(also known as Freemasons) belong to the
oldest and largest
organization in the world. Today, there are now more than two million
Masons in North America. Masons
represent virtually every occupation and profession, yet within the
Fraternity all meet as equals. Masons
come from diverse political ideologies, yet meet as friends. Masons
come from varied religious beliefs
and creeds, yet all believe in one God.
of North America's early patriots were
Masons. Thirteen signers of
the Constitution and fourteen
Presidents of the United States, including George Washington, were
Masons. In Canada, the Father of the
Confederation, Sir John A. MacDonald, was a Mason, as were other early
Canadian and American leaders.
of the most fascinating aspects of
Freemasonry is how so many
different walks of life, can meet together
in peace, always conducting their affairs in harmony and friendship and
calling each other "Brother."
(or Masonry) is dedicated to the
Brotherhood of Man under
the Fatherhood of God. It uses the tools
and implements of ancient architectural craftsmen symbolically in a
system of instruction designed to build
character and moral values in its members. Its singular purpose is to
make good men better. Its bonds of
friendship, compassion, and brotherly love have survived even the most
divisive political, military, and
religious conflicts through the centuries. Masonry is a fraternity
which encourages its members to practice
the faith of their personal acceptance. Masonry teaches that each
person, through self-improvement and
helping others, has an obligation to make a difference for good in the
one knows just how old Freemasonry is
because the actual origins
have been lost in time. Most scholars
believe Masonry arose from the guilds of stonemasons who built the
majestic castles and cathedrals in the
Middle Ages. In 1717, Masonry created a formal organization when four
Lodges in London joined to form
England's first Grand Lodge. By 1731, when Benjamin Franklin joined the
Fraternity, there were already
several Lodges in the Colonies, and in Canada the first Lodge was
established in 1738.
Masonic Lodges are found in almost every
North America, and in large cities there
are usually several Lodges. A Mason can travel to almost any country in
the world and find a Masonic Lodge
where he will be welcomed as a "Brother."
The Masonic experience encourages members to
become better men, better
husbands, better fathers, and better
citizens. The fraternal bonds formed in the Lodge help build life-long
friendships among men with similar
goals and values.
its focus on individual development and
growth, Masonry is
deeply involved in helping people. The
Freemasons of North America contribute over two million dollars a day
to charitable causes. This philanthropy
represents an unparalleled example of the humanitarian commitment of
this great and honorable Fraternity. Much
of that assistance goes to people who are not Masons. Some of these
charities are vast projects. The Shrine
Masons (Shriners) operate the largest network of hospitals for burned
and orthopedically impaired children
in the country, and there is never a fee for treatment. The Scottish
Rite Masons in the Southern Jurisdiction
maintain a network, as of 2001, of 150 Childhood Language Disorder
Clinics, Centers, and Programs. Other
Masonic organizations sponsor a variety of philanthropies, including
scholarship programs and perform public
service activities in their communities. Masons also enjoy the
fellowship of each other and their families
in social and recreational activities.
Masonic Principles Are:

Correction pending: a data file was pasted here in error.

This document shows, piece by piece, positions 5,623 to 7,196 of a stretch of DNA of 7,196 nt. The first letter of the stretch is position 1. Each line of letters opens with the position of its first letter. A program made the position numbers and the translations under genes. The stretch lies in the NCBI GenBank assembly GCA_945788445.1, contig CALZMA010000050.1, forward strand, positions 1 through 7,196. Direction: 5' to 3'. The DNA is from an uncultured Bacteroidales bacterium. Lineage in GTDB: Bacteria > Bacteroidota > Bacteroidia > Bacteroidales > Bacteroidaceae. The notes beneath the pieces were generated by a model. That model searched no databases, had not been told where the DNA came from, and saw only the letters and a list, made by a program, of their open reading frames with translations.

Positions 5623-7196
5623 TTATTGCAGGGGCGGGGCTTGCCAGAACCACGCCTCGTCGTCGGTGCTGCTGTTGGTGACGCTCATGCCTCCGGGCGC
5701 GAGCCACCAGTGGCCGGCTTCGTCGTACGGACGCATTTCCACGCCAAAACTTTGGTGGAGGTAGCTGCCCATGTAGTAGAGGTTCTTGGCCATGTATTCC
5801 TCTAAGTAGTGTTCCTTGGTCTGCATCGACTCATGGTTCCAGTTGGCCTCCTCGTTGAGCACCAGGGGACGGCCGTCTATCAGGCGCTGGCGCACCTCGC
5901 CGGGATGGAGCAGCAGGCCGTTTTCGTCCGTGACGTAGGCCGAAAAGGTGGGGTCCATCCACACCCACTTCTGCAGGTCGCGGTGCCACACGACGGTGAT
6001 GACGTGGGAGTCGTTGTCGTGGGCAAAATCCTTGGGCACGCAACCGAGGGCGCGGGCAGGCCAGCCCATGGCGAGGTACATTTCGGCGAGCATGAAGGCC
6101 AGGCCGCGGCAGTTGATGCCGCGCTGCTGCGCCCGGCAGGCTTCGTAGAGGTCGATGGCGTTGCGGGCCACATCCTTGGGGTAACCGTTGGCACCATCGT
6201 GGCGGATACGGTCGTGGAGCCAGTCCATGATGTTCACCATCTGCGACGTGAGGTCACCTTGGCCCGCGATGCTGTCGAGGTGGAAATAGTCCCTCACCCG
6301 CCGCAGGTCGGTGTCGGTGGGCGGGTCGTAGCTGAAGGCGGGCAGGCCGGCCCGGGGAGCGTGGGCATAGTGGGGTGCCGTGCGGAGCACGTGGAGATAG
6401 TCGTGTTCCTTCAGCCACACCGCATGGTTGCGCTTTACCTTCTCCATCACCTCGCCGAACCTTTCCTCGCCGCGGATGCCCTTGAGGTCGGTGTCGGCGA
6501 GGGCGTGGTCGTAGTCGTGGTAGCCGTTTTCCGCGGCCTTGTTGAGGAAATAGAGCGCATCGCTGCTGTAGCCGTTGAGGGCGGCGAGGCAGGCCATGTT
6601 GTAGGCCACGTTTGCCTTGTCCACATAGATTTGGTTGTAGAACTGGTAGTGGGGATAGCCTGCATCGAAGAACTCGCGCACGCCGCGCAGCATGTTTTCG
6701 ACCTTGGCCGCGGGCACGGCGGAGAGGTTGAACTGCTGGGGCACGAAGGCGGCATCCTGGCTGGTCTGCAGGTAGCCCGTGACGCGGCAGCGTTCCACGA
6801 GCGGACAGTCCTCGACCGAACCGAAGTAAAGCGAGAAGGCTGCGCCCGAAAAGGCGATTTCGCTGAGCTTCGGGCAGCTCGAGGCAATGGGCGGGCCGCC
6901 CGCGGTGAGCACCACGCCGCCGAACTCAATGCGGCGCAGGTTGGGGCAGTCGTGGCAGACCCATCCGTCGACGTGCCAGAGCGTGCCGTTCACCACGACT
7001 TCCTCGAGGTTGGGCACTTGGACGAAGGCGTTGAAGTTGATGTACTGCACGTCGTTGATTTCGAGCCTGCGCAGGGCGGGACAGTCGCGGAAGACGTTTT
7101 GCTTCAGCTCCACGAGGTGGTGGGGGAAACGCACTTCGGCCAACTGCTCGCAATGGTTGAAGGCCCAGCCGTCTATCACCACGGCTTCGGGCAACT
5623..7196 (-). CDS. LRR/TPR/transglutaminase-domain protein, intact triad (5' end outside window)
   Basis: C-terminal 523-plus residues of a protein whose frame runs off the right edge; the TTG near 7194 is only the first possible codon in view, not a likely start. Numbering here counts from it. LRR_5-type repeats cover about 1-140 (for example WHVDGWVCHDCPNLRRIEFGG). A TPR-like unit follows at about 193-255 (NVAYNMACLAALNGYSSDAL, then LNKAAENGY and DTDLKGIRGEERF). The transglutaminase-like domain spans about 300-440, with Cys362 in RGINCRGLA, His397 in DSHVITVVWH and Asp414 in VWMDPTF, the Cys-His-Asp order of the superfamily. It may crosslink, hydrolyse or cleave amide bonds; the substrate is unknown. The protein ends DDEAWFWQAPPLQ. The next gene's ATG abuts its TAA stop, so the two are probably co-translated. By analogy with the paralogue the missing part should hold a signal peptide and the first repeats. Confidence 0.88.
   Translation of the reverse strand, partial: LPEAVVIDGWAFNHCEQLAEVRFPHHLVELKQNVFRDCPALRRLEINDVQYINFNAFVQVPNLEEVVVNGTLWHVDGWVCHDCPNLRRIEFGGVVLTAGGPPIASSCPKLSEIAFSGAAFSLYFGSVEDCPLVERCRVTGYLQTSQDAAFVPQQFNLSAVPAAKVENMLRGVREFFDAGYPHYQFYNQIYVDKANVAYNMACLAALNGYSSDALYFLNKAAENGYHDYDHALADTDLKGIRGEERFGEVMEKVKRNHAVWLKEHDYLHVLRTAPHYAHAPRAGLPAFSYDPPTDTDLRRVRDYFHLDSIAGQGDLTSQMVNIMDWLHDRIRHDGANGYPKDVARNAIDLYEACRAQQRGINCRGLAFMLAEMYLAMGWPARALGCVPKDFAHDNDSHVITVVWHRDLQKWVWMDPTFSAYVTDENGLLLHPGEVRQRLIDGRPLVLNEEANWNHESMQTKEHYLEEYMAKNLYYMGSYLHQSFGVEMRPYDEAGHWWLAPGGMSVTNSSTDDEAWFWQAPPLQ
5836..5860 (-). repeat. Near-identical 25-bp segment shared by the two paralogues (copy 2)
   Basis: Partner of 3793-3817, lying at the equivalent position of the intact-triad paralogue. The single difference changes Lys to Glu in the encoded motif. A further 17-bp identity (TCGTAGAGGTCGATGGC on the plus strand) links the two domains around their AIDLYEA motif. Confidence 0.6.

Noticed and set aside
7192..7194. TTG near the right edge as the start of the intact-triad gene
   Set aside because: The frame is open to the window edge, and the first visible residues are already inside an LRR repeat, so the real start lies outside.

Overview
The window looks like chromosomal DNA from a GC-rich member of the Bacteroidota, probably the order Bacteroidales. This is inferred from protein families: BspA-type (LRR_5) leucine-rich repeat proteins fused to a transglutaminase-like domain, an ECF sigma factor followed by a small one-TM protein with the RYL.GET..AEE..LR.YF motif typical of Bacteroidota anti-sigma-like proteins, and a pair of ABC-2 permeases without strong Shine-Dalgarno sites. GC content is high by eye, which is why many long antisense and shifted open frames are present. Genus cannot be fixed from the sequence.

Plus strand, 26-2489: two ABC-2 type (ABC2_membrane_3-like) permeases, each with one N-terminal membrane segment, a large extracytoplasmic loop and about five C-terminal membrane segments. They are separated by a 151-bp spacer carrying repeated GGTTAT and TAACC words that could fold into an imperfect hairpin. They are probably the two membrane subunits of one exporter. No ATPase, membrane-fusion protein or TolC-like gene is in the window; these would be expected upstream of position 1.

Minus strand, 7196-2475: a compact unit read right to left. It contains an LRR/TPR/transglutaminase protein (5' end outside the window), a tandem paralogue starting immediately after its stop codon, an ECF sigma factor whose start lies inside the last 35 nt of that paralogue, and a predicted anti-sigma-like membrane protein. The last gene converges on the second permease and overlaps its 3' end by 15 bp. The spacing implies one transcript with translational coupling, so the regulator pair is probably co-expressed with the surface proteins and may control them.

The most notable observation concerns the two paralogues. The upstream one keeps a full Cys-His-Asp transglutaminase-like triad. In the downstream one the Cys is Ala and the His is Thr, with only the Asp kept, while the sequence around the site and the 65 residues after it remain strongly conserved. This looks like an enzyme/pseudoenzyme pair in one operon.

must be the center of our lives.
men and women are the children
one has the right to tell
another person what he or she must think or believe.
person has a responsibility
to be a good citizen, obeying the law.
is important to work to make
the world a better place for all.
and integrity are keys to a
Is The Masonic Lodge?
The word Lodge means both a
Masons meeting together as well as the room or building in which they
meet. Masonic buildings are sometimes called "temples" because the
original meaning of the term was "place of knowledge," and Masonry
encourages the advancement of knowledge.
Lodges usually meet once or twice a
month to conduct regular
business, vote upon petitions for membership, and bring new Masons into
the Fraternity through three ceremonies called Degrees. In the Lodge
room, Masons share in a variety of programs. Here the bonds of
friendship and fellowship are formed and strengthened.
Qualify To Join?
Applicants must be men of good character who
believe in a Supreme
Being. To become a Mason, one must petition a particular Lodge. The
Master of the Lodge appoints a committee to visit the applicant prior
to the Lodge balloting upon his petition.
Are The Masons?
Masons are men of good character who strive to
improve themselves and
make the world a better place. They belong to the oldest and most
honorable Fraternity known to man. If you think you might be interested
in becoming a member, you can begin by contacting a Lodge in your area
or speaking to a Mason.
Character And Integrity Join The Masons
Most are men who go about their jobs and
professions with no hint they
are Freemasons except for the way they lead their lives. Many are
readily recognizable by name, face, or accomplishment. George
Washington and 13 other Presidents, 8 Vice Presidents, and 42 Justices
of the Supreme Court have been Masons.
Edwin "Buzz" Aldrin
L. Van Beethoven
Richard E. Byrd
George M. Cohan
Cecil B. deMille
Gerald R. Ford
Hubert H. Humphrey
John Paul Jones
Marquis de Lafayette
George C. Marshall
Charles W. Mayo
Wolfgang A. Moart
Dr. Norman V. Peale
Franklin D. Roosevelt
John Philip Sousa
Harry S. Truman
Thomas J. Watson
article is published by and
available as a color brochure from the Masonic Information Center, 8120
Fenton Street, Silver Springs, Maryland 20910-4785, Tel: (301)
588-4010; Fax: (301) 608-3457; Web site: http://www.msana.com;